The Handmaid’s Tale review, season 3 episode 7: In Gilead, the horrors are eye-catching as well as stomach-churning | The Independent

3/10 8. Avatar: The Last Airbender (2005-2008) IMDB score: 9.2 4/10 7. The Sopranos (1999-2007) IMDB score: 9.2 5/10 6. Rick and Morty (2013-) IMDB score: 9.3 6/10 5. The Wire (2002-2008) IMDB score: 9.3 7/10 4. Game of Thrones (2011-2019) IMDB score: 9.4 8/10 3. Breaking Bad (2008-2013) IMDB score: 9.5 9/10 2. Band of Brothers (2001) IMDB score: 9.5 IMDB score: 9.7 Sky / HBO

This is a huge opportunity. June can’t get near Hannah so long as her child’s new “parents”, the Mackenzies, are keeping watch. But they won’t be at the school, and a friendly guardian will let her slip through. To get there June recruits Mrs Lawrence (Julie Dretzin), whose nervy disposition, we discover, goes hand-in-hand with a gentle heart.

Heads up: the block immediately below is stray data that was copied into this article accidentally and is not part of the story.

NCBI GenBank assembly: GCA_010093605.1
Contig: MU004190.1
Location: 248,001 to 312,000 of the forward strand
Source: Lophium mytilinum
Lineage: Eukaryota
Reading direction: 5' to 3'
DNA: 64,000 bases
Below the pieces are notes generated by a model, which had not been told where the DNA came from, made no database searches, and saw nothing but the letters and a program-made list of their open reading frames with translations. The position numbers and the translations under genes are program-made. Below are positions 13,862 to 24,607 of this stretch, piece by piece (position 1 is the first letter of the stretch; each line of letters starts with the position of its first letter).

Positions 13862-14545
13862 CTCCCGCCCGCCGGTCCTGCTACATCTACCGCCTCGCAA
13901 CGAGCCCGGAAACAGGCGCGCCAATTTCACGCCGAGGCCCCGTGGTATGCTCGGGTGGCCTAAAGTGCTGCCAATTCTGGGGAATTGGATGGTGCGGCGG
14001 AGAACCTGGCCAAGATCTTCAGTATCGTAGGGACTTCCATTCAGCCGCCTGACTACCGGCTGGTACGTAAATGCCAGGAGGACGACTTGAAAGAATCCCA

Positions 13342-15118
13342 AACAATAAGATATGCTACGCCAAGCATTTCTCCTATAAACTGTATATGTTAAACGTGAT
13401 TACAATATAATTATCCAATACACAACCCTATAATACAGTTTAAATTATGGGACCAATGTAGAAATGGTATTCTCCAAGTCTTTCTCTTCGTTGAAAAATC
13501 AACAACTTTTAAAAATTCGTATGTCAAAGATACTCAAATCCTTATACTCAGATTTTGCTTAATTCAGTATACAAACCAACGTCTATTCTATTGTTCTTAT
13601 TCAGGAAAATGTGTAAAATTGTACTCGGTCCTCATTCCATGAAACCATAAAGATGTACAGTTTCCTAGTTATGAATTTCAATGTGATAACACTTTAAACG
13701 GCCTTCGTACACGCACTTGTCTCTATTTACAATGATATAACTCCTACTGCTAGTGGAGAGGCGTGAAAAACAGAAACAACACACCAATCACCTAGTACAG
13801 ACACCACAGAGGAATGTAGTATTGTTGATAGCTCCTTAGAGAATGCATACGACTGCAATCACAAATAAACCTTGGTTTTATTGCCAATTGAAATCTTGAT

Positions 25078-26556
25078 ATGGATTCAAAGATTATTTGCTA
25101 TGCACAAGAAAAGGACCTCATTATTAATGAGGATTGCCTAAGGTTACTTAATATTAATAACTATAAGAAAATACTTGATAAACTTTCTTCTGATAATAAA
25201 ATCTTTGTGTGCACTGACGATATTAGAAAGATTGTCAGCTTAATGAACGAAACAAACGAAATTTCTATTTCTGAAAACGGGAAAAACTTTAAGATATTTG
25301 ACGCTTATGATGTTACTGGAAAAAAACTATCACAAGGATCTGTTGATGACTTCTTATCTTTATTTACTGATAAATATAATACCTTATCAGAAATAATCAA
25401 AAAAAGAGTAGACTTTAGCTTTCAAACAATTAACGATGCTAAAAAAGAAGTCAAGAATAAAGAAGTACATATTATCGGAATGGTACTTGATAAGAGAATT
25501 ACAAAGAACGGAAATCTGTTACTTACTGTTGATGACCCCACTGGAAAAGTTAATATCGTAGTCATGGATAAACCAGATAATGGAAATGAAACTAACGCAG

Alas, the plan comes unstuck when it turns out that the sympathetic guard is away. Having already come clean to Mrs Lawrence about her motives for their walk in the fresh air, June slips around the back to the high wall. She can hear her daughter but not see her, and breaks into sobs.

Not that she has much time to grieve the separation from her child. Mrs Lawrence has become emotional and incoherent and June must take her away.

Shadows also lie heavily in Canada. Those pesky Swiss diplomats mediating the Waterfords’ campaign to have baby Nichole sent back are now grilling Emily ( Alexis Bledel ). Confronted with her “criminal” behaviour in Gilead, she doesn’t even have the strength to be incredulous as her interrogator lays out the charges (how strange The Handmaid’s Tale should randomly insert Switzerland as a villain this year). Watch more